Sen. Pat Toomey has historically been one of the most pro-trade lawmakers in the Senate. The Pennsylvania Republican -- now in the political fight of his life in an attempt to keep his seat -- even wrote a book in 2009 called The Road to Prosperity, which touted the benefits of free trade.
But last week, Toomey penned an op-ed that appeared in the Pittsburgh Post-Gazette denouncing the Trans-Pacific Partnership, a trade deal being spearheaded by the Obama administration, writing "we should not pass a flawed deal just to get a deal done."
He continued: "We should dump the TPP and return to the negotiating table to get an agreement that would create jobs and economic growth here at home."
Coming from Toomey, this stance was surprising, largely because the senator last year voted for and applauded the Trade Promotion Authority that was largely branded as a way for Washington to fast-track the TPP.
So did Toomey flip-flop his stance on the TPP, especially as public support for the deal fades? We’re not making a judgement call on the policy itself, but let’s look at the facts of whether or not Toomey changed his stance.
The TPP would be one of the largest regional trade deals in history. It involves the United States and 11 other countries -- including Japan, Australia, Mexico and Singapore -- on the Pacific rim that represent a third of worldwide trade, and has been seen as an effort by the Obama administration to lessen China’s influence in the region.
But the deal has left both parties split, as some consider the effort to be one that will kill jobs in the United States and encourage foreign outsourcing. Former Democratic presidential candidate Bernie Sanders greatly opposed the deal, as has Republican presidential nominee Donald Trump. Democratic presidential nominee Hillary Clinton, who once supported the TPP as secretary of state, came out against it as a presidential candidate, and PolitiFact rated it a Full Flop.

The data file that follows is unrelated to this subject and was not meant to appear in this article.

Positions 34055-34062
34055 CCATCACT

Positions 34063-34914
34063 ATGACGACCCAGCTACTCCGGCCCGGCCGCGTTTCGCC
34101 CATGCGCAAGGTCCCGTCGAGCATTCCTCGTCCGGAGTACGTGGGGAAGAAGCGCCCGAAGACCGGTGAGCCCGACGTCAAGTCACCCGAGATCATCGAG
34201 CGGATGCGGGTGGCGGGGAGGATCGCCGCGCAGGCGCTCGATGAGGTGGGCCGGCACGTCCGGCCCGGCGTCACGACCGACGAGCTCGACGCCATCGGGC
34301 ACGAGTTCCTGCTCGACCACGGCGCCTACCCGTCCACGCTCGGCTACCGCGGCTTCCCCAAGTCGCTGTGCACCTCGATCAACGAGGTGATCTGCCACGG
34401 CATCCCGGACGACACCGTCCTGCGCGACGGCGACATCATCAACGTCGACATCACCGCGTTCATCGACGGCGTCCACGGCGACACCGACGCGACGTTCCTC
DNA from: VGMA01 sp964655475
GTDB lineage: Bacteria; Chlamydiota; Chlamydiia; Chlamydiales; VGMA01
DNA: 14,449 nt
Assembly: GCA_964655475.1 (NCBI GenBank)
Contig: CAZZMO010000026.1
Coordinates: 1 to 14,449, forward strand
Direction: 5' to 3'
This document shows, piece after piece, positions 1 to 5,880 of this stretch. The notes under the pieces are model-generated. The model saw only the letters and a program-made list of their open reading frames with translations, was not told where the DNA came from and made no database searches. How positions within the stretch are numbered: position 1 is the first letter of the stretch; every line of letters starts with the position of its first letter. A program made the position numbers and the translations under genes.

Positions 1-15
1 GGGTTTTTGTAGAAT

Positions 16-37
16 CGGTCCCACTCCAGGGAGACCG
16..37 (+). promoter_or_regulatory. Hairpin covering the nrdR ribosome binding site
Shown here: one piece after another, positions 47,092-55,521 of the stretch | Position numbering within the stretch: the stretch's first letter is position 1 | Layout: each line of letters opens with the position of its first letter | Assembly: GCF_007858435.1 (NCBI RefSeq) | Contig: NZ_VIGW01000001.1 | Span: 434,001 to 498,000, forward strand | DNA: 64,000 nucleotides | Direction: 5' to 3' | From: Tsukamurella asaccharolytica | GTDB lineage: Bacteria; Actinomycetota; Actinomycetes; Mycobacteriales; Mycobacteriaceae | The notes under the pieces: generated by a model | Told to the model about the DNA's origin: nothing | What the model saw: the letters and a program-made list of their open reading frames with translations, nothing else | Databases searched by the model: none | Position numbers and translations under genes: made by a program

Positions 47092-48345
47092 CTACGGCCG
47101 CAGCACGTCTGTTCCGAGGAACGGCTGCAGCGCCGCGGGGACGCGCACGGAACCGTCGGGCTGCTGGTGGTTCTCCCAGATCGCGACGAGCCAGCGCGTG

Toomey’s spokeswoman E.R. Anderson says Toomey never made a decision on his support for the TPP. Meanwhile, his opponent Democrat Katie McGinty has been launching public attacks on Toomey over the last week, claiming his stance on TPP is a 180 compared to what he said before.
"Pat Toomey has spent his entire career pushing bad trade deals and policies that ship Americans jobs overseas, so nobody is buying this ridiculous flip flop," McGinty said in a statement.
Her campaign has pointed out that in 2015, Toomey voted in favor of the Trade Promotion Authority, or the TPA, which was known as the "fast-track" bill. That legislation was basically a procedural vote in Congress that would make it easier for a final trade deal to pass because it requires lawmakers give a final trade deal an up or down vote without making any amendments.
The Obama administration said this was a critical step in the process of negotiating with the other countries involved in the TPP. Before the TPA was passed, Toomey appeared on "Morning Joe" on MSNBC and urged support for the bill’s passage, saying "this trade agreement is going to knock down barriers to allow us to export more manufactured goods from Pennsylvania."
The interview was branded as being about the TPA. But interviewer Joe Scarborough asked Toomey about "the trade deal." Toomey went on to discuss "countries that we’re dealing with," implying he was talking about the TPP -- not the TPA, which was a congressional procedural amendment.
"This helps to encourage economic growth in the United States, job creation in Pennsylvania and the United States, and importantly Joe, you know these countries that we’re dealing with, they’re changing, they’re evolving some of them are rapidly developing," Toomey said during the interview. "They’re either going to do that under the influence of the Chinese, who are very aggressively trying to insert themselves, or they’re going to do it with us."
MSNBC showed a graphic of countries involved with the TPP, and Scarborough asked Toomey, "Isn’t this one more step in a globalization process that has gutted manufacturing not only in Pennsylvania, but across America?"